Your post-COVID car insurance questions answered
Your post-COVID car insurance questions answered
There was a warning being shared across social media recently – to check car wheels for bird nests before starting your car.
Such a warning would never normally be needed because most cars would never have stood still throughout bird-nesting season. But across the UK, in fact across the world, many millions of people had simply not needed to move their cars for several months, meaning there was a real risk that birds had moved in.
That’s why it’s no surprise that insurers have saved a great deal of money as a result of many months of drivers staying home and having far fewer accidents.
So what rights do you have if your driving habits changed as a result of the crisis? Here’s what you need to know.
Can I get an insurance refund?
If your car barely moved over lockdown then your insurer may agree to offer you a refund. After all, the less you have driven the less likely you were to have been in an accident.
Some have done so automatically but if yours has not then call them up and ask for a reduction in your premium for the months where you have been affected.
What will happen to my premiums after COVID-19?
The country went into lockdown and the cost of car insurance began to fall as insurers saw a reduction in claims.
Analysis carried out by Consumer Intelligence shows that premiums fell by an average of 1.4 per cent in the last three months. However, overall they have increased by 2.7 per cent in the last year and average premiums now stand at £876 – so still very pricey for some drivers.
Comparing cover and finding the best price for the right policy for your situation remains the best way to save money on car insurance.
Can I cancel my insurance if I’ve lost my job?
Many people have lost their jobs as a result of this crisis and that will be a real financial strain for most. If you don’t need a car because you’re no longer commuting then think carefully before cancelling insurance.
Unless your car is sold onto someone else or officially registered as off the road via a SORN then you need valid car insurance – you can’t just suspend your cover temporarily.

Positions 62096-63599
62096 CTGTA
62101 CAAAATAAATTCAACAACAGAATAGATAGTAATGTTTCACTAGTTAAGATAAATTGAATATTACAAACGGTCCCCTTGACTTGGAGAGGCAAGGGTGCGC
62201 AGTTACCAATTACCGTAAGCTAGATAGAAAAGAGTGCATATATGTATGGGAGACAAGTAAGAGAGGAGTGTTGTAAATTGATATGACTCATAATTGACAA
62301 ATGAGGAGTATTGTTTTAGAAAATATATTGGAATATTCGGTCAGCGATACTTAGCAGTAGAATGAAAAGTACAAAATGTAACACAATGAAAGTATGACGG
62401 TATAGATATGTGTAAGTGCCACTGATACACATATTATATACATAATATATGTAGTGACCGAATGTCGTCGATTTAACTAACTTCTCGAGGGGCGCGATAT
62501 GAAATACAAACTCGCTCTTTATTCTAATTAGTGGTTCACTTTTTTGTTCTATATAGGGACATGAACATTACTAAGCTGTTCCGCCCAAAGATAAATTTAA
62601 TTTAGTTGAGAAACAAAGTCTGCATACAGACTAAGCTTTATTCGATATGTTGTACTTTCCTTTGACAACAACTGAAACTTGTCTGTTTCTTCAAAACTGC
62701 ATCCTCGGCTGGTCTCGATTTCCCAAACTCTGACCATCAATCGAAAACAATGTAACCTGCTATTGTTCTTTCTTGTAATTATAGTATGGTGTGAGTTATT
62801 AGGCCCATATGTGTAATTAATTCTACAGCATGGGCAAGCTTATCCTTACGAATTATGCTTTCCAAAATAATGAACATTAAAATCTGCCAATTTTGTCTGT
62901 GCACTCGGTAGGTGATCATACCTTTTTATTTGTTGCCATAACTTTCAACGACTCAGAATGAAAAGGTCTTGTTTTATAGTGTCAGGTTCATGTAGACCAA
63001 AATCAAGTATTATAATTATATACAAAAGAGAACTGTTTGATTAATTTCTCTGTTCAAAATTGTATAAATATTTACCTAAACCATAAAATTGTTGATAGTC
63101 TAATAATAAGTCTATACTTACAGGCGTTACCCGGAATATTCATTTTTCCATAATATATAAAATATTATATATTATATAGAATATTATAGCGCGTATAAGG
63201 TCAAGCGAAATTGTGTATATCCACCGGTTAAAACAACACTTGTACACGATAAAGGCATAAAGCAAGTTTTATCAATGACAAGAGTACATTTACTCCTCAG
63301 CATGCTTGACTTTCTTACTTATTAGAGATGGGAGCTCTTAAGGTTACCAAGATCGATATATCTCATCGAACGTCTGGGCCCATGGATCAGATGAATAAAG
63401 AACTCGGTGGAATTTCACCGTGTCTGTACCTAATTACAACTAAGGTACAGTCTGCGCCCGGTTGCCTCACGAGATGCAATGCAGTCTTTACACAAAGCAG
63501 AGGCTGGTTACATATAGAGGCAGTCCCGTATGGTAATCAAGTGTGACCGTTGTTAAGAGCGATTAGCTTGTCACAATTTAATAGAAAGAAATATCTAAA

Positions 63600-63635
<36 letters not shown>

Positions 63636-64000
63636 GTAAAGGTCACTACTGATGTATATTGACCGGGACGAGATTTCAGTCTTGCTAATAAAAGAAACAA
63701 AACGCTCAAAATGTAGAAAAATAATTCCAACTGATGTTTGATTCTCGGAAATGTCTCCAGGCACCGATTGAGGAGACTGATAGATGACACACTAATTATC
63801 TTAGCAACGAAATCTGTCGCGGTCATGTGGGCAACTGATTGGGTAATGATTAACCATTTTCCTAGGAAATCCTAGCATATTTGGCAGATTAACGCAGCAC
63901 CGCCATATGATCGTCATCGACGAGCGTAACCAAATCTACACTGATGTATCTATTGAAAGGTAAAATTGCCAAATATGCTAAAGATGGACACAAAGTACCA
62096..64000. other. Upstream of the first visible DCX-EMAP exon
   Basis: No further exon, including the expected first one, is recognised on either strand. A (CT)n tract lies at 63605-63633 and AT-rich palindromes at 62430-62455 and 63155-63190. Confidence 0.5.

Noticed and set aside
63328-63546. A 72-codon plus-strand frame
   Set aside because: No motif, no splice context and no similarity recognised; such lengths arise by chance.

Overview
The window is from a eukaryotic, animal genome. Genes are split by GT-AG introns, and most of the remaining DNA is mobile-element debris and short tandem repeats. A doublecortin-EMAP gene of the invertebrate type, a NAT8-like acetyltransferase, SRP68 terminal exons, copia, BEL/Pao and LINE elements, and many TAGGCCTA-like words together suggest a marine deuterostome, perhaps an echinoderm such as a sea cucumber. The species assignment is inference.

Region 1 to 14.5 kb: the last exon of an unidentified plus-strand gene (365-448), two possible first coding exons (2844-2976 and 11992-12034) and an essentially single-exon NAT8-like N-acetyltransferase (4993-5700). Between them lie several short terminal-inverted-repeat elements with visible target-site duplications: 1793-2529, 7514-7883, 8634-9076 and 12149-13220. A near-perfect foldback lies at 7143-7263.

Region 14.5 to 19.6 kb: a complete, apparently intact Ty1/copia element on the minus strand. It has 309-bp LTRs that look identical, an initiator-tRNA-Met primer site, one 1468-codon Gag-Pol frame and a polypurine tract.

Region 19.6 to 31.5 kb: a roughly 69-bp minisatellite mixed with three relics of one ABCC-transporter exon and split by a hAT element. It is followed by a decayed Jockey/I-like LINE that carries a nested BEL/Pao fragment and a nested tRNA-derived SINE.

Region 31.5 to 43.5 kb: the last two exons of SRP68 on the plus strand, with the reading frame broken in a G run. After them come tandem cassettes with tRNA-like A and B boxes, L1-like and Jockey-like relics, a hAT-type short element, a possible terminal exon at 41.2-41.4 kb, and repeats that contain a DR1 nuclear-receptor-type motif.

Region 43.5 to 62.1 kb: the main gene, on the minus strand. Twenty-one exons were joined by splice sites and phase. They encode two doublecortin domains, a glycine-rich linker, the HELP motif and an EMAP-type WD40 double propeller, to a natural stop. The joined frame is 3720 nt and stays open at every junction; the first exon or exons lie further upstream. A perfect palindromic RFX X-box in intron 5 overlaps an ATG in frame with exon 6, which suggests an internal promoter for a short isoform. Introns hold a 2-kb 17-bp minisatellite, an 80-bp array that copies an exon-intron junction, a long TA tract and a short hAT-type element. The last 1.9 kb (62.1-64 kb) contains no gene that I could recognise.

If you do want to cancel your cover then some providers are agreeing not to charge a fee for doing so, give yours a ring to ask before you make any decisions.
Also, if you want your car but you’re struggling with the cost because you’ve lost your job or seen your hours cut then the Financial Conduct Authority has set out new rules for insurers, requiring them to do what they can to help their customers.
That might mean agreeing to reduce your cover temporarily or agreeing to defer payment. You need to have made that request before 18th August.
It certainly is an issue for many younger motorists, research from comparethemarket.com shows one in five young drivers have stopped using their car as they can no longer afford to run it
Can I reduce my cover if I don’t need to commute as much?
If you’re driving less or working from home for the foreseeable then ring your insurer and tell them your situation has changed.
They may be able to offer a reduction in your annual premium and give you a refund.
What if I’m driving more?
Of course, it’s not a straightforward bet that everyone will be driving less as a result of coronavirus. Many people will be worried about sharing public transport or unable to make use of their usual car share, meaning they will cover more miles than usual.
If that’s you then it’s really important to tell your insurer and not wait for your next renewal.